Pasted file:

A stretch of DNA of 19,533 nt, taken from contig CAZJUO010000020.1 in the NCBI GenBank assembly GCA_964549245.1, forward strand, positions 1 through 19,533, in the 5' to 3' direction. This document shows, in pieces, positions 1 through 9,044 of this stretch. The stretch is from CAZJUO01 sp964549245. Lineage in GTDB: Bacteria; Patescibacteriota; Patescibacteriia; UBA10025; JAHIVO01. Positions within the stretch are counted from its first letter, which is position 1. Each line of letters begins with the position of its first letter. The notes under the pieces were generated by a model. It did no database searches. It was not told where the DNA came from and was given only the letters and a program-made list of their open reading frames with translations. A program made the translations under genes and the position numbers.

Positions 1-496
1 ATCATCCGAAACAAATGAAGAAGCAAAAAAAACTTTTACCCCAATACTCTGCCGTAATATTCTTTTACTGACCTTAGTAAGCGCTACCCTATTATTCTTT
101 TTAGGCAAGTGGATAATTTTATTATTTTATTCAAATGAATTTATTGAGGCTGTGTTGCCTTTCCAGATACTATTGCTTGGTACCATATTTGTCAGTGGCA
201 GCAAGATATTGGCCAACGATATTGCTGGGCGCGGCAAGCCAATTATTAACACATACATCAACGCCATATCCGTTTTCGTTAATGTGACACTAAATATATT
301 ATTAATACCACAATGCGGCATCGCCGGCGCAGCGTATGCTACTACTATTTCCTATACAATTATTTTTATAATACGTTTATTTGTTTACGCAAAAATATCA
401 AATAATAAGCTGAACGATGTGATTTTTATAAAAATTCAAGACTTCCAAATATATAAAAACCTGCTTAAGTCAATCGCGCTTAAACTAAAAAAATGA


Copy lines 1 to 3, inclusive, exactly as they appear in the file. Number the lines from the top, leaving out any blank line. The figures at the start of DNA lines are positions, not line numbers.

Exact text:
A stretch of DNA of 19,533 nt, taken from contig CAZJUO010000020.1 in the NCBI GenBank assembly GCA_964549245.1, forward strand, positions 1 through 19,533, in the 5' to 3' direction. This document shows, in pieces, positions 1 through 9,044 of this stretch. The stretch is from CAZJUO01 sp964549245. Lineage in GTDB: Bacteria; Patescibacteriota; Patescibacteriia; UBA10025; JAHIVO01. Positions within the stretch are counted from its first letter, which is position 1. Each line of letters begins with the position of its first letter. The notes under the pieces were generated by a model. It did no database searches. It was not told where the DNA came from and was given only the letters and a program-made list of their open reading frames with translations. A program made the translations under genes and the position numbers.

Positions 1-496
1 ATCATCCGAAACAAATGAAGAAGCAAAAAAAACTTTTACCCCAATACTCTGCCGTAATATTCTTTTACTGACCTTAGTAAGCGCTACCCTATTATTCTTT